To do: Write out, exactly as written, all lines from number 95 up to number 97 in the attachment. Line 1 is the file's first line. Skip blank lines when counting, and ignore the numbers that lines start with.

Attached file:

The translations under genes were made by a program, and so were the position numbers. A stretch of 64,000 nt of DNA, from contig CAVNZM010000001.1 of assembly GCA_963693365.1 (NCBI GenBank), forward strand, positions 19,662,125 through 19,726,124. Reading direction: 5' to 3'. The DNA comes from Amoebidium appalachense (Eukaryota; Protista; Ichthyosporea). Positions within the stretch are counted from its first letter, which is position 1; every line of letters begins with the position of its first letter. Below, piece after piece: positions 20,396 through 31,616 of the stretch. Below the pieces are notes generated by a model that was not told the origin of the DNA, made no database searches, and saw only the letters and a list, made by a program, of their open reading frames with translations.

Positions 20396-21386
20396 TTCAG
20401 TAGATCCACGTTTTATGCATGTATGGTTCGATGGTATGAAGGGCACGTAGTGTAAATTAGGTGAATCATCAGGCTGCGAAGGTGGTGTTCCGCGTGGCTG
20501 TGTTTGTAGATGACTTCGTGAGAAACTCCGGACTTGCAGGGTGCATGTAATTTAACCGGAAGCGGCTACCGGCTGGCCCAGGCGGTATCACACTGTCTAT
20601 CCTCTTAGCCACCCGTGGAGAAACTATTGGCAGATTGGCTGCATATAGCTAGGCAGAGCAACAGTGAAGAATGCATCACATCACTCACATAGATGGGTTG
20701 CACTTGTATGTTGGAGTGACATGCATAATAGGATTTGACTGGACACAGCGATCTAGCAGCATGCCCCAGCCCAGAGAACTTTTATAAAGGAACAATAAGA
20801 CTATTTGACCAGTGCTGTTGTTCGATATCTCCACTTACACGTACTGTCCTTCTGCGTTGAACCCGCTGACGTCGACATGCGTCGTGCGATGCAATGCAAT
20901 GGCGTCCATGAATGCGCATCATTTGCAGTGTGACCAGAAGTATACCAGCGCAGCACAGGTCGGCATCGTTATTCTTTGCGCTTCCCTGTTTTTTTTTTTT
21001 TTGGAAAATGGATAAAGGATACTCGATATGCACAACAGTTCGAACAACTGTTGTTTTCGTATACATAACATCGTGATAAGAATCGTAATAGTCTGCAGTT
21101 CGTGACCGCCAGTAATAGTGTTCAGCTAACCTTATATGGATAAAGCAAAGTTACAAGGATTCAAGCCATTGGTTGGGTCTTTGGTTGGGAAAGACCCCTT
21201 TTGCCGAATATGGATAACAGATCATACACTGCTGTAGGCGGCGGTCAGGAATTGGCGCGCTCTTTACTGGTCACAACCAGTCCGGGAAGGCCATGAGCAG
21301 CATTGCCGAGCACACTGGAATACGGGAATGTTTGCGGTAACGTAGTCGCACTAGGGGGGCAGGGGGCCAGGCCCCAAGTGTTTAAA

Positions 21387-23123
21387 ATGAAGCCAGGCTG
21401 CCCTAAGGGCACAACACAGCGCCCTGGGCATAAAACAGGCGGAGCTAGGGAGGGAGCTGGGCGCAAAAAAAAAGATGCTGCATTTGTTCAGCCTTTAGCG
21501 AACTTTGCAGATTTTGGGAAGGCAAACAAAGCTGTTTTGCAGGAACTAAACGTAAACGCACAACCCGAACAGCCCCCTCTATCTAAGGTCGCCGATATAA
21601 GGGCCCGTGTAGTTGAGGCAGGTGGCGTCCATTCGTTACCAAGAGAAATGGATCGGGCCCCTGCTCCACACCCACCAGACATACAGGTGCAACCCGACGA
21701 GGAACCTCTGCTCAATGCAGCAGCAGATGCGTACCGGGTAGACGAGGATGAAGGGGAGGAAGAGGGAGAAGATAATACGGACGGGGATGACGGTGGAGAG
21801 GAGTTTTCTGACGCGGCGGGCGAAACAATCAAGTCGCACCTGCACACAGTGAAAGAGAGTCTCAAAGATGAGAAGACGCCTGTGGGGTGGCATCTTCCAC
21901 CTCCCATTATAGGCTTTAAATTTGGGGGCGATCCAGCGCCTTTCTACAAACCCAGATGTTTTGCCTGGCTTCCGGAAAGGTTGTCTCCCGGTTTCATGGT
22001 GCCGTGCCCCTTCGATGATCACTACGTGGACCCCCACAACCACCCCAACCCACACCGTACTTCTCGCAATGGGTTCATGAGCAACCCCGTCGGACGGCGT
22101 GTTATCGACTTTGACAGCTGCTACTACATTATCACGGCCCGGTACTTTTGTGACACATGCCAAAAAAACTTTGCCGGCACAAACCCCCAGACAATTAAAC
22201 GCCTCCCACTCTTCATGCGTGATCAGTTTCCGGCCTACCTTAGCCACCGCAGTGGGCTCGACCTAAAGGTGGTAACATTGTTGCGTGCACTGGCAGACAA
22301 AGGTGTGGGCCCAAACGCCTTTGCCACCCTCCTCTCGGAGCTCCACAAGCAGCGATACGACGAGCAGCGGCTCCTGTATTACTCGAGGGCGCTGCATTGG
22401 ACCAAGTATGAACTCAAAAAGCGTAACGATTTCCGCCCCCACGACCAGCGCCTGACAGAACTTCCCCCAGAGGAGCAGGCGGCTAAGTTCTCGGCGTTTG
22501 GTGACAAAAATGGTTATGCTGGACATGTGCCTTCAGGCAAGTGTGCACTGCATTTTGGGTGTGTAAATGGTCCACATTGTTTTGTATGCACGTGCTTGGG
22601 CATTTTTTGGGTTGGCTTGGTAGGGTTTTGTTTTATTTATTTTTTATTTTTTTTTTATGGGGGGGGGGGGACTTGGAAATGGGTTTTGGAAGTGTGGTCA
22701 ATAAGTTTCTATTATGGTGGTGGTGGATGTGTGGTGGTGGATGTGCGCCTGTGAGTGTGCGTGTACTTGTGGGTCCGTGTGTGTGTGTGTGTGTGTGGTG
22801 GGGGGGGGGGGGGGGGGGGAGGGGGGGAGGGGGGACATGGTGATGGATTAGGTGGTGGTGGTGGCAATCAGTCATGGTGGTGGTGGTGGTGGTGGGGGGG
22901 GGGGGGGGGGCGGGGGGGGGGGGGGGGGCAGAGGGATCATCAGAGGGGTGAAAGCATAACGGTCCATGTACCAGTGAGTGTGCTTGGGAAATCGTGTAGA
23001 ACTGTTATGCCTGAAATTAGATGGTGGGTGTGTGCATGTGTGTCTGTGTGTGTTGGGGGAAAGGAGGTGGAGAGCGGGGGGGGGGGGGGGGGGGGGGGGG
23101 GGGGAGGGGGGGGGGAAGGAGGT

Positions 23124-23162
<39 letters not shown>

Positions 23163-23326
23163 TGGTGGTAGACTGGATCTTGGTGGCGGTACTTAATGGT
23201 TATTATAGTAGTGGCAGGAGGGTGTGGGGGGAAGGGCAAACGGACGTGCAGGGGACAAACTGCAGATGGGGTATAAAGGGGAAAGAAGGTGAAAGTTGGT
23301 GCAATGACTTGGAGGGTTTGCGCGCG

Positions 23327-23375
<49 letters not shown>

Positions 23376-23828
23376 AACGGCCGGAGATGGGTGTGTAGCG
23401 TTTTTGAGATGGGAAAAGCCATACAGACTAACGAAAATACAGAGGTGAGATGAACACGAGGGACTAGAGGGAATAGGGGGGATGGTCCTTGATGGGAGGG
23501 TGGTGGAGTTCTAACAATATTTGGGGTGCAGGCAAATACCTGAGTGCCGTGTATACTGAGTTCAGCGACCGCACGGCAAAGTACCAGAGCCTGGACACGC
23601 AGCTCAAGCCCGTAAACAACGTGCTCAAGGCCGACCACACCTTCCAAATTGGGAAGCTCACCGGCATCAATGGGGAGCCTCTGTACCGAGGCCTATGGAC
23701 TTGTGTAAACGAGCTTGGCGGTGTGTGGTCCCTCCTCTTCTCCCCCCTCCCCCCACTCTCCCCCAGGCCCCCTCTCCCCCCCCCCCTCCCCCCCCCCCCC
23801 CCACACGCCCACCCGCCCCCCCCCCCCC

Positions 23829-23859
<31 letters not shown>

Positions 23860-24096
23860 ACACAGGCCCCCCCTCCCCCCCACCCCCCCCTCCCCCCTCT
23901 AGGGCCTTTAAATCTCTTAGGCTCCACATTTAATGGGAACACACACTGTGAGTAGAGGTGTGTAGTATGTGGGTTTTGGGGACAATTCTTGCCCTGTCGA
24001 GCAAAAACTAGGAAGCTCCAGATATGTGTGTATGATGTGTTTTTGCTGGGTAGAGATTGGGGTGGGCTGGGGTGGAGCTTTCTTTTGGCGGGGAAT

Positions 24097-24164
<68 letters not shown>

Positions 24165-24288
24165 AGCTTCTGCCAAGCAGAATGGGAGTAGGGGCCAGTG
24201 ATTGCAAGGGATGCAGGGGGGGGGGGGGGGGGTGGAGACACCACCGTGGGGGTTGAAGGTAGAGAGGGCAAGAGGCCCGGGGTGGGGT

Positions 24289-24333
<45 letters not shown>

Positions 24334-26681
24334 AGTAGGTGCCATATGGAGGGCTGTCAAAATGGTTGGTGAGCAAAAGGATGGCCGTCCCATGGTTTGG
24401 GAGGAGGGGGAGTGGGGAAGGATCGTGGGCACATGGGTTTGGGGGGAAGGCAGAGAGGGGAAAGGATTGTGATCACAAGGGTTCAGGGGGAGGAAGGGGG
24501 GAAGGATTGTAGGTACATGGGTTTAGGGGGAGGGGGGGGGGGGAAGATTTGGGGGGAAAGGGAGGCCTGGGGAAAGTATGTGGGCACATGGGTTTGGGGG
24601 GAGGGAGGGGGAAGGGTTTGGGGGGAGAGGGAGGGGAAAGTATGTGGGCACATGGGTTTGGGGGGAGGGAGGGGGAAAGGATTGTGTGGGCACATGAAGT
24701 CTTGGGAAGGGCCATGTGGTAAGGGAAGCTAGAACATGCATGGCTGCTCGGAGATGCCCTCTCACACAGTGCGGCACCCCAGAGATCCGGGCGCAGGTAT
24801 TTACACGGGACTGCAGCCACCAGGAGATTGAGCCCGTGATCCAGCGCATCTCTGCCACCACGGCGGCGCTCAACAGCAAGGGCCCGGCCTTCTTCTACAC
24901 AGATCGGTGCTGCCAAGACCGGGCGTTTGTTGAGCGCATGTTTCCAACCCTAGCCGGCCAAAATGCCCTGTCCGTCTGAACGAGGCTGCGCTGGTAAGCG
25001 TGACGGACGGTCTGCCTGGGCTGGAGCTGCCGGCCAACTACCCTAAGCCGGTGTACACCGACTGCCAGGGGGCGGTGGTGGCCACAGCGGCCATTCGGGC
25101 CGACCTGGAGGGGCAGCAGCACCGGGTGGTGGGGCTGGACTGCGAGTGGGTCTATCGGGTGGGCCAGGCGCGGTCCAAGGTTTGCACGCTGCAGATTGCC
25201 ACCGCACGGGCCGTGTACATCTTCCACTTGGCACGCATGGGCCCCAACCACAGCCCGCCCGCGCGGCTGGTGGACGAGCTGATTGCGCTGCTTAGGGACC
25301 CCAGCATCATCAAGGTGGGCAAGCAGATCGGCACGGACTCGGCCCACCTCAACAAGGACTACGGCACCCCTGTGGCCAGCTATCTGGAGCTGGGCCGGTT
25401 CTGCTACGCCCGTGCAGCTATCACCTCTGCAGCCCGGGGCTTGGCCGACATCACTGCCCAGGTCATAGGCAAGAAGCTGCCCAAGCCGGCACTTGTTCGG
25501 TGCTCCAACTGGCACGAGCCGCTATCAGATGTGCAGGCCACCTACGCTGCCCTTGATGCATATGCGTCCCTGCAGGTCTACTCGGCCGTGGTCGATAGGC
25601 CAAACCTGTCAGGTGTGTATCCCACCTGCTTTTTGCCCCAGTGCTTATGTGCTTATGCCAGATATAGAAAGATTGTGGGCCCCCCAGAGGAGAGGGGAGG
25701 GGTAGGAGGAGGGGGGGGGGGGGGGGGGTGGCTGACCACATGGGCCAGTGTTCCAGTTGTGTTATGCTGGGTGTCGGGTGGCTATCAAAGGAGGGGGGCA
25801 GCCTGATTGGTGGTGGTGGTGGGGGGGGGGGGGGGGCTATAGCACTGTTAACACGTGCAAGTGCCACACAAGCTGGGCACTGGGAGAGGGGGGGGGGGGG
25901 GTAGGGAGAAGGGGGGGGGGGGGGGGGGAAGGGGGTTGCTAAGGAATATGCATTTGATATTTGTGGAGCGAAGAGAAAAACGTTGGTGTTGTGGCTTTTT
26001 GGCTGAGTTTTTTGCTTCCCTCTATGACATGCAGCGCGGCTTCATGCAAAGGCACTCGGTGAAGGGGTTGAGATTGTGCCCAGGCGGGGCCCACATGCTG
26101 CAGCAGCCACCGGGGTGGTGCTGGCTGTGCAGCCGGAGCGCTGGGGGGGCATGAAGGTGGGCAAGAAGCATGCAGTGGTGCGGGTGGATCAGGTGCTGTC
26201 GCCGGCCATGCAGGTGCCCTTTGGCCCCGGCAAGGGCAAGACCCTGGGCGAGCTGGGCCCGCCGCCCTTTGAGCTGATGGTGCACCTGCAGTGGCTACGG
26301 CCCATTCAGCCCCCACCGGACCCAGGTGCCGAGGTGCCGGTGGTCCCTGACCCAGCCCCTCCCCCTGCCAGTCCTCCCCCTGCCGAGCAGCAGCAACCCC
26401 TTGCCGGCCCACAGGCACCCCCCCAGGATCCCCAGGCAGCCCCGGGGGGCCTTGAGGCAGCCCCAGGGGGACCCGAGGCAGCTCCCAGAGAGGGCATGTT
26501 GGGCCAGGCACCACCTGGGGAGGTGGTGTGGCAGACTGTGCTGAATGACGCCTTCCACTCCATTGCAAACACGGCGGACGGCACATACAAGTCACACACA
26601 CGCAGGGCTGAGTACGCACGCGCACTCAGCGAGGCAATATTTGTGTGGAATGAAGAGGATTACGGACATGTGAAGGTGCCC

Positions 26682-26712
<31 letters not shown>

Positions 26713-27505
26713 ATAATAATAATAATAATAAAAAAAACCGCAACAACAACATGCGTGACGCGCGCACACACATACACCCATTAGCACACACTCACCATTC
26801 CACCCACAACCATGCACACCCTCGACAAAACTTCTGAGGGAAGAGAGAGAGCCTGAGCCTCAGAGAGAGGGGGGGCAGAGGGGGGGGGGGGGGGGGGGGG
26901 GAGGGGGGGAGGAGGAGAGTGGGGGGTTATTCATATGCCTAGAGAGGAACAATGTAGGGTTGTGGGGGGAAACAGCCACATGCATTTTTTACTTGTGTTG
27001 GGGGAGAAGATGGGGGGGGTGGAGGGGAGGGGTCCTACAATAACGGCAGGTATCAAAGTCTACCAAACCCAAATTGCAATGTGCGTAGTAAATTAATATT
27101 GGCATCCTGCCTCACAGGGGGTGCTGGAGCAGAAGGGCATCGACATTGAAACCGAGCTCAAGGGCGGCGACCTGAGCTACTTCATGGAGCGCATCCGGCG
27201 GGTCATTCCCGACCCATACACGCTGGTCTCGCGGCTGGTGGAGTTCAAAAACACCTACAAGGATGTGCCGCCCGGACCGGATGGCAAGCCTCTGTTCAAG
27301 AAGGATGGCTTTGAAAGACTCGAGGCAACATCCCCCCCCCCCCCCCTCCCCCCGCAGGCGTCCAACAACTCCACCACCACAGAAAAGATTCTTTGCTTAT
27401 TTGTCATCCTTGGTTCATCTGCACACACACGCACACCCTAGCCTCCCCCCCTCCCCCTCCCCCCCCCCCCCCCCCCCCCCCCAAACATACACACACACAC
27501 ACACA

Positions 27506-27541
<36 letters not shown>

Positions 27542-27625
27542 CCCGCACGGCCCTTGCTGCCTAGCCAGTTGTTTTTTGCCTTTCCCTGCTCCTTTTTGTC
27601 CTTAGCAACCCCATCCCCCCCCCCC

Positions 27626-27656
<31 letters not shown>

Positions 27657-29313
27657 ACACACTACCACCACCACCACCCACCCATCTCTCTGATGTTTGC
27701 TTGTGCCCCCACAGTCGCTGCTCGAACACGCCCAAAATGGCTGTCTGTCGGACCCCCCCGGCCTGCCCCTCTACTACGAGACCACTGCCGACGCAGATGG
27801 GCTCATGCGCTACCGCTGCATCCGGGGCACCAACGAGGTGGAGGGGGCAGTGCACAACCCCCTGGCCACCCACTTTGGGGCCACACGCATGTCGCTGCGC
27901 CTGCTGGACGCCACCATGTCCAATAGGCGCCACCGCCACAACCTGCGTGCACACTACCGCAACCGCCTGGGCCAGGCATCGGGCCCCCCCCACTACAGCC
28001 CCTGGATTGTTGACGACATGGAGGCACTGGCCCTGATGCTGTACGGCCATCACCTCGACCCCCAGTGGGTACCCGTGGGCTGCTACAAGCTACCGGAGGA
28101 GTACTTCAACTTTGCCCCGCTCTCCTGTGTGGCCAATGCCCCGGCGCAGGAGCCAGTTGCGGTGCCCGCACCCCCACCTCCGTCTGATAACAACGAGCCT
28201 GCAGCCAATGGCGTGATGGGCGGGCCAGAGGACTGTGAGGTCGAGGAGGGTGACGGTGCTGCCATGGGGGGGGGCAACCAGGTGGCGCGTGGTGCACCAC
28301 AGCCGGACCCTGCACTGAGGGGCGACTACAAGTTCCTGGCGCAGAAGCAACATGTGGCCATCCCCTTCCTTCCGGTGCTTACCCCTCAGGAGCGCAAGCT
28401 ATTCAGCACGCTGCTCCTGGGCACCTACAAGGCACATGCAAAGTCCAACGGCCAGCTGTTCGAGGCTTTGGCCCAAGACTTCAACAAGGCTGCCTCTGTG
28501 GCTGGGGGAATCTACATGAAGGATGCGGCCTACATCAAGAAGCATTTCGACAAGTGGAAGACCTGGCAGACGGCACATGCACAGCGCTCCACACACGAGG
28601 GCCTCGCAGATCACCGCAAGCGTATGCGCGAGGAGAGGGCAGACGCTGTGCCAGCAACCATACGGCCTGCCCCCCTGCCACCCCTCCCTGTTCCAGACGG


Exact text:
27201 GGTCATTCCCGACCCATACACGCTGGTCTCGCGGCTGGTGGAGTTCAAAAACACCTACAAGGATGTGCCGCCCGGACCGGATGGCAAGCCTCTGTTCAAG
27301 AAGGATGGCTTTGAAAGACTCGAGGCAACATCCCCCCCCCCCCCCCTCCCCCCGCAGGCGTCCAACAACTCCACCACCACAGAAAAGATTCTTTGCTTAT
27401 TTGTCATCCTTGGTTCATCTGCACACACACGCACACCCTAGCCTCCCCCCCTCCCCCTCCCCCCCCCCCCCCCCCCCCCCCCAAACATACACACACACAC